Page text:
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Commercial Flooring News

Why The Wear

Alec Stacey, Bona’s technical manager, explains the problem of premature wear in flooring:
AS A manufacturer of floor finishes, we occasionally get called to visit a site where there is the perception of premature wear. However, on inspection the source of the problem invariably relates to the initial treatment specified for the floor and the level of maintenance it receives.
Often the specification does not reflect the use of the floor such as the type and level of foot traffic. A single coat of a poor quality product on a staircase in a busy shop will not last. With floor seals, a suitable ‘build’ on the timber surface must be produced to tolerate the expected level of use.
This can be influenced by the coverage rate of the product used. If a product has a high coverage rate a considerably thinner ‘build’ results from each application. It may seem like an advantage when using such a product that it dries very quickly.
However, to achieve the same level of protection as with a product applied more generously, a greater number of applications must be made. Time should also be allowed for the curing of any floor seal before receiving full heavy use. If a newly treated surface is trafficked too soon after application performance will be compromised.
Sometimes the sanding process can affect the durability of the treated surface. If the final sanding is made with abrasives which are too coarse, or grades of abrasive are omitted from the sanding sequence, an enhanced texture can result.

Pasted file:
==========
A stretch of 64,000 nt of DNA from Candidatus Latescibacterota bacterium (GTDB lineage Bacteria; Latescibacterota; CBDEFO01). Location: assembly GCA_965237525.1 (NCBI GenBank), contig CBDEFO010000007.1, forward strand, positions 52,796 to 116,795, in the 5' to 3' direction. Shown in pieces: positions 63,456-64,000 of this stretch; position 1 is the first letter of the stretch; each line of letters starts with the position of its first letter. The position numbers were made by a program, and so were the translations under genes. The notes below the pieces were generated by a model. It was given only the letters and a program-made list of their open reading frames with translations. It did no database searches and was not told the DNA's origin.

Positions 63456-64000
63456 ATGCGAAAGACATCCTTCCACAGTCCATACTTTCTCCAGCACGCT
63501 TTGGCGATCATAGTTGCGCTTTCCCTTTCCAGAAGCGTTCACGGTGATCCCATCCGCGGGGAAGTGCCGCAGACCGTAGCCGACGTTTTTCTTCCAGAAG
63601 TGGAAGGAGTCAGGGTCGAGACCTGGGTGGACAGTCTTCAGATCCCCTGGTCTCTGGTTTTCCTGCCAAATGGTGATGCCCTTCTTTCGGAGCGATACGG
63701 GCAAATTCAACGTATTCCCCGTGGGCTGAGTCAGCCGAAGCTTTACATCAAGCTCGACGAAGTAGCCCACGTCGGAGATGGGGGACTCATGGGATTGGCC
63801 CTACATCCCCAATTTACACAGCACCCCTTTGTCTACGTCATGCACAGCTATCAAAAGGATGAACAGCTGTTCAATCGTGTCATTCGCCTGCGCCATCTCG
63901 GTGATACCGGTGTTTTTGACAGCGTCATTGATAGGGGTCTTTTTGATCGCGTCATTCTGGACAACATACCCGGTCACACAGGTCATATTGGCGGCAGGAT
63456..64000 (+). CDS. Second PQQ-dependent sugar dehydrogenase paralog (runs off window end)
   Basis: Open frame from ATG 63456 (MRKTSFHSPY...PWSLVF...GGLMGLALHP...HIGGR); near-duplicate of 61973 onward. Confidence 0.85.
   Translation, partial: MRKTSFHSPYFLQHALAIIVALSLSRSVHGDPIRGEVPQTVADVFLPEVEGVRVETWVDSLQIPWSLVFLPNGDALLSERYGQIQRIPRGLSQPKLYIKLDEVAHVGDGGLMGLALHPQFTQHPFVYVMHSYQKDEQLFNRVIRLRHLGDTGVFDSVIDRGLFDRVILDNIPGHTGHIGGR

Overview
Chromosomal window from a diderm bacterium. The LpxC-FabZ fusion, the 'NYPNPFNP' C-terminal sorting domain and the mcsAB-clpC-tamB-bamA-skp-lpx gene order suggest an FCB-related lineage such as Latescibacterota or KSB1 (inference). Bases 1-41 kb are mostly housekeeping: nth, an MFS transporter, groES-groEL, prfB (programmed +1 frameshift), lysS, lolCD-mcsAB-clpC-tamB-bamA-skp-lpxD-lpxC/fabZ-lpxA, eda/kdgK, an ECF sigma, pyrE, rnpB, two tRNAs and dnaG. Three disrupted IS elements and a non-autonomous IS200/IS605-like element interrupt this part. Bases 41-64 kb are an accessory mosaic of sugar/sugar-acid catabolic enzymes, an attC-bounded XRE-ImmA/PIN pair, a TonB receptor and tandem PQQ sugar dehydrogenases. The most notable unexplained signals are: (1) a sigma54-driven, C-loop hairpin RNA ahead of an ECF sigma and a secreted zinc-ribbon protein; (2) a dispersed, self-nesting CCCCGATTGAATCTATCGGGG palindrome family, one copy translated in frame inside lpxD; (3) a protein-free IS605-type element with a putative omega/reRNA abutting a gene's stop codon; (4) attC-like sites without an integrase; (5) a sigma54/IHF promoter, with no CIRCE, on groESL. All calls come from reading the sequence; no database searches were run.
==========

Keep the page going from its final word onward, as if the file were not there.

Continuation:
When this happens in high traffic environments, such as pubs, shops, and restaurants, sealed floors will wear back to bare wood rapidly. The rough surface effectively reduces the thickness of the coating at the ‘peaks’ of the texture.
These obviously begin to show signs of wear first, and once bare timber is exposed, the floor is then free to take up moisture, either from spillages or maintenance, and rapid deterioration results.
The most important aspect of maintenance for lacquered timber floors is to minimise the damage inflicted on the floor seal by abrasive particles. Daily dry cleaning is required; effective matting must also be installed at entry points. In a pub we were asked to visit, a large sealed oak floor had worn back to bare timber within a matter of weeks.
The worn patches extended to the bar. The entrance matting installed was coir (coconut fibre) 75cm wide. In this environment the mat quickly becomes wet and the fibres become compacted.
Dirt and abrasive particles can then no longer drop through the mat but remain on the surface where they can easily be trafficked onto the floor seal.
The abrasive effect the mixture of grit and water is considerable – like wet and dry sandpaper! The mat was also far too small!
We see similar problems in domestic situations, especially kitchens, which often have a back door leading to a garden or gravel drive. When the customer spends a lot on having the floor treated, but settles for a small, poor quality mat, the consequences are obvious.

This article has been reproduced from the Contract Flooring Journal website. You can find them at www.contractflooringjournal.co.uk.